I was diagnosed with bowel cancer at 54. I had been feeling tired for some time and had been experiencing pain when I sat down, which I self-diagnosed as haemorrhoids and was treating with herbal cures. I eventually saw my GP after about three months when the pain still hadn’t gone away. The GP gave me a physical examination and sent me for a CT scan, which took a few days to schedule.
Within a week of receiving the results of the scan, I was referred to a colorectal surgeon and soon after had a colonoscopy, which was almost pointless because they couldn’t get the camera past the lump in my colon. More tests were ordered and my tumour was eventually diagnosed as stage 3.
I went to my GP in early 2009 complaining of tiredness and lethargy, rectal bleeding and a change in my bowel habits. But because of my age and the fact that I had recently given birth, I was given only a blood test and told that further investigation wouldn’t be necessary. The blood test showed low iron levels so my tiredness was put down to that.
I was diagnosed with stage 3 bowel cancer two years ago at the age of 23. I had been experiencing a range of symptoms for about five years, including rectal bleeding, mucous in my stools, diarrhoea, stomach pain and cramps to changes in my bowel habits.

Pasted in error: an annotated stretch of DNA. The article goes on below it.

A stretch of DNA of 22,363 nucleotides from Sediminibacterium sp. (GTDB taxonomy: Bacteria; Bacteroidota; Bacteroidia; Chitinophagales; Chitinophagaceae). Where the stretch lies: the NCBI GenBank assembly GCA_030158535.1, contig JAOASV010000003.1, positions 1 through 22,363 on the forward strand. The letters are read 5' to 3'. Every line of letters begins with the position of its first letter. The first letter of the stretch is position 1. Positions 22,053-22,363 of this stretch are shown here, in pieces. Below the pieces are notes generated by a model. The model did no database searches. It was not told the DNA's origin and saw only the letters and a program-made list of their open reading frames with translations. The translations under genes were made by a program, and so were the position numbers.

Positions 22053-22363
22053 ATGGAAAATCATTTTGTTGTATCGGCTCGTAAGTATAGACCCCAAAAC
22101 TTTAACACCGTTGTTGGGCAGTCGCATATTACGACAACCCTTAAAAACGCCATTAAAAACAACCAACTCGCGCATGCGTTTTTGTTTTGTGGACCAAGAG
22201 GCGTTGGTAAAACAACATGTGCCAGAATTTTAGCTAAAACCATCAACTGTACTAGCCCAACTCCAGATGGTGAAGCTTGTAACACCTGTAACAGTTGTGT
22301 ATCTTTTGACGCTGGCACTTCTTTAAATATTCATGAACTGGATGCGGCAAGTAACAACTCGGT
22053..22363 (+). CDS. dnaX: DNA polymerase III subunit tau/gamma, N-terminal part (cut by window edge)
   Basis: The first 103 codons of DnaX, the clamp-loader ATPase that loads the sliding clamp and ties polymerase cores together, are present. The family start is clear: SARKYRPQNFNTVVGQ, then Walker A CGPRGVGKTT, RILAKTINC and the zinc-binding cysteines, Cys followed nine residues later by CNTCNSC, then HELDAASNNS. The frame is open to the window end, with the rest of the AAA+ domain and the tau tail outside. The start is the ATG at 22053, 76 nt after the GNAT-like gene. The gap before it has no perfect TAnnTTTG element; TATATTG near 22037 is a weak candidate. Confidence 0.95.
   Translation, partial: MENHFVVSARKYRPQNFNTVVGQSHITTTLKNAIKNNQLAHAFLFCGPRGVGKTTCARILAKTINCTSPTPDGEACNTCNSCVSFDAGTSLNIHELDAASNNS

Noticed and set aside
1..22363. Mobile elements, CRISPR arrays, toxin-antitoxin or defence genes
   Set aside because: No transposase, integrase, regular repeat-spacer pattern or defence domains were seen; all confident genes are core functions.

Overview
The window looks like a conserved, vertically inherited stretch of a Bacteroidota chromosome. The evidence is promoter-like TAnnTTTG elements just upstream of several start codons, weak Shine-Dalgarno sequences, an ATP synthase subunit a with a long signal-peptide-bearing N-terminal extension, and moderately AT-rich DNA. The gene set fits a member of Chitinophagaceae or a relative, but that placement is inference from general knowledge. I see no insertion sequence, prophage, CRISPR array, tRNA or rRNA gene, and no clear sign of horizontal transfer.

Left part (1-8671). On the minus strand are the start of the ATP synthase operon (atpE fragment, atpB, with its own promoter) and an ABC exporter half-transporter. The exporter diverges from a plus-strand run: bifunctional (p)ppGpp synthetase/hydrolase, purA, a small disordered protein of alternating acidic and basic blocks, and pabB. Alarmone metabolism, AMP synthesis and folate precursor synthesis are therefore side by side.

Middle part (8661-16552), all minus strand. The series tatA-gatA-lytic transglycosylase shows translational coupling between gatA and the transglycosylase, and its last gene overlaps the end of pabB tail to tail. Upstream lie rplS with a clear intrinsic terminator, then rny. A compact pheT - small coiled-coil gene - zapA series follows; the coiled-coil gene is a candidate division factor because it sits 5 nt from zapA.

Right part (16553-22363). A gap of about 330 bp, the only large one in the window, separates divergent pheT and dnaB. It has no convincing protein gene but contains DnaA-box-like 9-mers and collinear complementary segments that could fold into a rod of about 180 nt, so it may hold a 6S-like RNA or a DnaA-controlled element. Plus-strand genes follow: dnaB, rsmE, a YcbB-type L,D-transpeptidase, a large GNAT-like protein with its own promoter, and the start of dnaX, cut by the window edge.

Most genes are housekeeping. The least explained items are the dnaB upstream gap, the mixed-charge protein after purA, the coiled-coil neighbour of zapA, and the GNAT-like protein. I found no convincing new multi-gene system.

Coincidentally, my mother was also having these problems, so we were both seeing a doctor to try to discover their cause.
In 2007, the government sent out free bowel cancer test kits to a range of people and I did my test as soon as I received it. The results indicated blood in my samples and I was told to see my GP immediately. I wasn't overly worried at this stage because I had seen blood in my stools on and off for some time and had always put this down to taking iron tablets, which can cause dietary problems like constipation.
After my GP appointment, things started to move very quickly, with a colonoscopy, blood tests, injections, a CT scan, an MRI and visits to a specialist surgeon.